Plastoglobules are composed of an outer polar lipid monolayer containing neutral lipids (mainly prenylquinones, triacylglycerol, and carotenoids), and harbor proteins (for review, see Bréhélin et al., 2007; Bréhélin and Kessler, 2008). The diameter of plastoglobules is around 50–100 nm but they can enlarge to several micrometers (Thomson and Platt, 1973) depending on various factors such as plant species, plastid types, developmental stages, and environmental conditions. Numerous studies have described an increase of plastoglobule size and/or number under various environmental conditions (for review, see Bréhélin et al., 2007; Bréhélin and Kessler, 2008), such as drought (Rey et al., 2000), salt stress (Locy et al., 1996; Ben Khaled et al., 2003), or in the presence of heavy metals (Baszynski et al., 1980). Based on these ultrastructural observations, the involvement of the plastoglobules in plant responses to stress has been suggested, but biochemical or physiological evidence is missing. The exact role of plastoglobules in plant adaptation to stresses remains poorly understood. Yet, advances are being made in understanding some of their functions, mostly thanks to proteomics.

Deciphering the Nature and Roles of Plastoglobules: From Ultrastructural Based Speculations to Proteomic Indications

The progress made in plant electron microscopy allowed the first descriptions of plastoglobules: Hodge et al. (1955) observed the presence of “dense spherical bodies” in stroma of maize mesophyll chloroplasts while Falk (1960) reported the existence in Ficus elastica chloroplasts of “osmiophilic spheres” and “magnoglobuli” ranging from 0.13 to 2.5 μm in diameter. Menke (1962) stated that the chemical composition of the “spherical inclusions known as osmiophilic granules or globules” was unknown, but that they were made of ether-soluble compounds, thus highlighting our ignorance of the plastoglobule composition, excepted for their lipidic nature.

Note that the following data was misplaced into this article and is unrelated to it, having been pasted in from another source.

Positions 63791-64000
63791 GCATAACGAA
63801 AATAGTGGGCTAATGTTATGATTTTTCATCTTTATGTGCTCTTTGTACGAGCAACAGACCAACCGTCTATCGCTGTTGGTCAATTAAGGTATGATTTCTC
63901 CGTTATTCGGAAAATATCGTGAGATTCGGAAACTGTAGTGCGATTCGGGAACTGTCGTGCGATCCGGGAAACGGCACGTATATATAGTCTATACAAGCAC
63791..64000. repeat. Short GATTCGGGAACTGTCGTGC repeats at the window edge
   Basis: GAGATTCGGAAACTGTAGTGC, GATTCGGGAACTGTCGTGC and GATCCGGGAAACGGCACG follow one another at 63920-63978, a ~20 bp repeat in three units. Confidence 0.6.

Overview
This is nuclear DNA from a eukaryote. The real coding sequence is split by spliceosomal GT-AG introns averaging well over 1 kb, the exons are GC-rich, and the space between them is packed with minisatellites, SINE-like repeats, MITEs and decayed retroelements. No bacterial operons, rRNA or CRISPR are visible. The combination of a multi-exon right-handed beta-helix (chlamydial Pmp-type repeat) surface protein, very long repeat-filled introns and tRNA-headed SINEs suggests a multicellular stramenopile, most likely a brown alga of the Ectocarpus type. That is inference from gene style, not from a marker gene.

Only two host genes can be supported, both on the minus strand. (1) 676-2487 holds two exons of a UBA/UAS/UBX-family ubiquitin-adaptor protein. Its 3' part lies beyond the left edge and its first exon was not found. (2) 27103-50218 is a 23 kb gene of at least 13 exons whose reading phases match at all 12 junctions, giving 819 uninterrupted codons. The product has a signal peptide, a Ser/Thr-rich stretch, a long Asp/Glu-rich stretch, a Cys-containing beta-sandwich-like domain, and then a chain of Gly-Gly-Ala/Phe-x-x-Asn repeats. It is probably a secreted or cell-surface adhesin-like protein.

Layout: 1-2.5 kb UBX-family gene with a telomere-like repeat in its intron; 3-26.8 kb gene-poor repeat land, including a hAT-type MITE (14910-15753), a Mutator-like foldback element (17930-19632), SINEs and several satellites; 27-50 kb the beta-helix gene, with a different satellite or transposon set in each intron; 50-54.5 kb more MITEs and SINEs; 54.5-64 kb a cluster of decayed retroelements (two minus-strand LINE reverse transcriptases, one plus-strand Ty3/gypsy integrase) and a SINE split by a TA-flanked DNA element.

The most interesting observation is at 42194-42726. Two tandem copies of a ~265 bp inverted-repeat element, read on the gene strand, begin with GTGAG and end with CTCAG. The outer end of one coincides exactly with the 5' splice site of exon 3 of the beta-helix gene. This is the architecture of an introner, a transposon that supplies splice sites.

The first protocols for the isolation of “osmiophilic globules” were then rapidly set up (Park and Pon, 1961; Bailey and Whyborn, 1963; Greenwood et al., 1963). They all followed a similar scheme. First, integral chloroplasts were purified from other cell components by centrifugation. Next, the chloroplasts were disrupted and plastoglobules separated from chloroplast membranes by differential centrifugation, thanks to their relatively low density. The subcellular fractionation of plastoglobules enabled scientists to investigate their chemical nature, especially with regard to their lipid and pigment contents (Bailey and Whyborn, 1963; Greenwood et al., 1963; Lichtenthaler, 1969). These studies reported the presence, in chloroplast plastoglobules, of several prenylquinones (tocopherol, phylloquinone, plastoquinone) while no significant amounts of carotenoids were detected.